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New Year Traditions in Hawaii


Community is a fundamental part of life, and it is something we all experience at least once in our lifetime. Whether you are surrounded by family or choose to live alone, the ties that bind us together are what make us who we are. This is why it is important to know your traditions and celebrate them with the people you love! 


When traveling, it is fun to immerse yourself in the culture of the place you visit. You will get a chance to experience things and experiences that you might not otherwise have access to. And, if you are open to the idea, it can be an opportunity to learn about other cultures, which is an important part of appreciating the world around us.


If you haven’t been to Hawaii before, you might be surprised at the vast variety of people and cultures that are gathered here. To give you some background, back in 1852, Hawaii was booming with sugar plantations. This presented a workforce opportunity that attracted the Chinese to move to Hawaii and work. 

Spending New Year in Hawaii


In Hawaii, New Year traditions are based on the ancient rituals of the Makahiki season. The season is a four-month period that usually begins mid-November and lasts until late January or February. The Makahiki season marks the beginning of the Hawaiian new year. Thus, this is when the locals would pray for the land’s prosperity, coinciding with heavy rains and storms.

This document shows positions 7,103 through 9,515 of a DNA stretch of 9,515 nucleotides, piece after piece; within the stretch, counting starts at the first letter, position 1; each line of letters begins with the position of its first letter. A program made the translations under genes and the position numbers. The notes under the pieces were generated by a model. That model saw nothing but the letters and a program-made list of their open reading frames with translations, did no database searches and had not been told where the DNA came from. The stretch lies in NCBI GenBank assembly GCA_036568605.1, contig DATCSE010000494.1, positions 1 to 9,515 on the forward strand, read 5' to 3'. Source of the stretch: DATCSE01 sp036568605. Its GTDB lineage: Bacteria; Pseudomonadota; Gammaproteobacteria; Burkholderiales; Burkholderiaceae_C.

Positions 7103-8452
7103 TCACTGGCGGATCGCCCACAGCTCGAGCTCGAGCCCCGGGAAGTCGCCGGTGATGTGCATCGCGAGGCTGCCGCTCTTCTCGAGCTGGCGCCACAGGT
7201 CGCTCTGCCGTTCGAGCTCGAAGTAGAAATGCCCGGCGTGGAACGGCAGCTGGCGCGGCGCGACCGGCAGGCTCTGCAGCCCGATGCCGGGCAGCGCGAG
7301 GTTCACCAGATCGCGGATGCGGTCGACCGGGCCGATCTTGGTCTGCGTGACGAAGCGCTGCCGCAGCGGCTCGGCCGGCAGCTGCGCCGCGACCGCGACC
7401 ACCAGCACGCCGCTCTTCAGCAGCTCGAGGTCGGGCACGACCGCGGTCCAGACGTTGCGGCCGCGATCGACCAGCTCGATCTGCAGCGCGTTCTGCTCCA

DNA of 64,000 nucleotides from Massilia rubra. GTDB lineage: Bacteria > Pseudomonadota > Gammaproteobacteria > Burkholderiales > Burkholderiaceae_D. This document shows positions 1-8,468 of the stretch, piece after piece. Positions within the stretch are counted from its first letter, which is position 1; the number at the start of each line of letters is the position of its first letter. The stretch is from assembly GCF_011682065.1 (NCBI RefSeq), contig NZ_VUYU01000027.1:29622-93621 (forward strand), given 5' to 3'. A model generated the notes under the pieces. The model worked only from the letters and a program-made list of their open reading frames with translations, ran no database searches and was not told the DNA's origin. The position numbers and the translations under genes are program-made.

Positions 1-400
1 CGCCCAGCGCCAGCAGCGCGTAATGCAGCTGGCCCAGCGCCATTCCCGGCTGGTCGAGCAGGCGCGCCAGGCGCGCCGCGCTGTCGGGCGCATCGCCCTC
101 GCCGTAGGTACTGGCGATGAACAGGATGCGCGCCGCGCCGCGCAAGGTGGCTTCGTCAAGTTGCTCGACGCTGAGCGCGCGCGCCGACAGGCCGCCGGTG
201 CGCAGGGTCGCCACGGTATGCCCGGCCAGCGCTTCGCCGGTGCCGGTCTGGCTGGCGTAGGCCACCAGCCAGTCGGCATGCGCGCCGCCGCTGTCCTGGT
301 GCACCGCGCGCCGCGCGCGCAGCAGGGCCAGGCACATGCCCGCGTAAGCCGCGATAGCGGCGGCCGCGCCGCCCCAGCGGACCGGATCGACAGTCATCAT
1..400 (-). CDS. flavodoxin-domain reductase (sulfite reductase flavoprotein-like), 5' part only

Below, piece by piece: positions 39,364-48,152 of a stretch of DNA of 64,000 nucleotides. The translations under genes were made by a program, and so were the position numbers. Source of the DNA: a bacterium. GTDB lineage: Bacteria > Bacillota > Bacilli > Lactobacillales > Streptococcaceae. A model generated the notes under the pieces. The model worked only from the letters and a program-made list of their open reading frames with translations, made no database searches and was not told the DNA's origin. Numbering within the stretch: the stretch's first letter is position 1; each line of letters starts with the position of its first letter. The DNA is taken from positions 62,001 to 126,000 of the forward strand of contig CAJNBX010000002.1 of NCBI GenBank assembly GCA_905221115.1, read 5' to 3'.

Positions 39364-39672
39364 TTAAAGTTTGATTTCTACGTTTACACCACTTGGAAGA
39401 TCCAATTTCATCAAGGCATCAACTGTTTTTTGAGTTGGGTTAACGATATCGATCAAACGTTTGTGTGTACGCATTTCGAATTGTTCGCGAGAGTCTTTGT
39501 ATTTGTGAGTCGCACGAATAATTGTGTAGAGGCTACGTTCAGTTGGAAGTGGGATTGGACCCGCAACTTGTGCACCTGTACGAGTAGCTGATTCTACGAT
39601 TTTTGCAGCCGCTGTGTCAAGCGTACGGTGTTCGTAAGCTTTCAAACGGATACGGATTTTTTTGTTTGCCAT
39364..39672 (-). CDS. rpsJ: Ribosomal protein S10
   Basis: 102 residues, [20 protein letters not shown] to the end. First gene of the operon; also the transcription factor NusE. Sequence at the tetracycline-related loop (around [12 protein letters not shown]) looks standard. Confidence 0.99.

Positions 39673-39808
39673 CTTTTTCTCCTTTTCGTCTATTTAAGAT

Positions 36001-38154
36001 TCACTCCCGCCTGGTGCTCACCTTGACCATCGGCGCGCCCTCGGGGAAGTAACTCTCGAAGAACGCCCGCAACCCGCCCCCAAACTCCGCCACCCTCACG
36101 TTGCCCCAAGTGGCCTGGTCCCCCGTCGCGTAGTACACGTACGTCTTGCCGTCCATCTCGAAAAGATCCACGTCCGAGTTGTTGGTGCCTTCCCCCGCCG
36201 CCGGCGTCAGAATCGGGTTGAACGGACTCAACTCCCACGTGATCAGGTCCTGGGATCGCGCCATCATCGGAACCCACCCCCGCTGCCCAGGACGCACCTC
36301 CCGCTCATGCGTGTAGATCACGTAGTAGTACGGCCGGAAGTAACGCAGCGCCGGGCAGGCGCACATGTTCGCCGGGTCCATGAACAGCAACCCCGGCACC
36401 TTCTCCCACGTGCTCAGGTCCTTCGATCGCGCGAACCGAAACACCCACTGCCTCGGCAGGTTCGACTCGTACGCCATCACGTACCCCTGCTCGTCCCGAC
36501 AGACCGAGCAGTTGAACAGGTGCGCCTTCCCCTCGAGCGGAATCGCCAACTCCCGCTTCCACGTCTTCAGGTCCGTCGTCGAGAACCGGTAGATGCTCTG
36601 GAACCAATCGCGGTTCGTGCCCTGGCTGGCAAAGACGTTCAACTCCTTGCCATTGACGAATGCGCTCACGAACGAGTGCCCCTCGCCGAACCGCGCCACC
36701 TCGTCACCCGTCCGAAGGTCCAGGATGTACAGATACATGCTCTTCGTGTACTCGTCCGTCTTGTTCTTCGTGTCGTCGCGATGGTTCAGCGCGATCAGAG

Hawaii also has a New Year’s eve countdown where people can gather and enjoy a beautiful fireworks display. But apart from these usual practices, there are more interesting Hawaiian new year traditions, and they are listed below: 


First Day Hike


Welcoming the New Year with a glorious hike to the Makapuu Lighthouse is one of the most popular Hawaiian New Year traditions. This unique version of the New Year’s celebration allows families and friends to enjoy the lovely scenery of Hawaii while exercising and connecting with nature. There might also be a chance to see humpback whales breaching in the ocean below.


There are several ways to go to the Makapuu Lighthouse. You can rent a car, commute, or book a hidden gems Oahu tour with Go Tours Hawaii to drive past the scenic lookout. This excursion will also bring you to two of the most sought-after tourist attractions in Hawaii–the Waimea Botanical Garden and Byodo-In Temple.


Additional highlights of Go Tours Hawaii’s Hidden Gems Tour are Diamond Head, Halona Blowhole, Hawaiian Coffee and Macadamia Nut Tastings, the North Shore, and so much more. To learn more about this tour, you can check our website at

Fireworks to Scare Off Evil Spirits


Lighting up fireworks to ward off evil spirits is a tradition that originated in China during the seventh century. It is believed that these beautiful displays of lights are meant to scare off evil spirits.


In a Chinese legend, a monster called Nian would come out every New Year’s eve to eat villagers and destroy their houses. In an attempt to drive the beast away, the villagers discovered that burning dry bamboo to produce an explosive sound scared away the monster. Since then, it has become a tradition for the Chinese New Year.


Later on, this tradition was passed on to other countries, including Hawaii. But more than the belief in warding off evil spirits, lighting fireworks became a custom to enhance the festive atmosphere during the New Year.


Hawaiian locals love fireworks so much that they prepare a fireworks show at Waikiki beach. This event draws tourists and locals to visit the district every year. Fiery aerial designs of palm trees, colorful strobes, and sparkling fan formations are some of the displays you can see if you visit Oahu this season.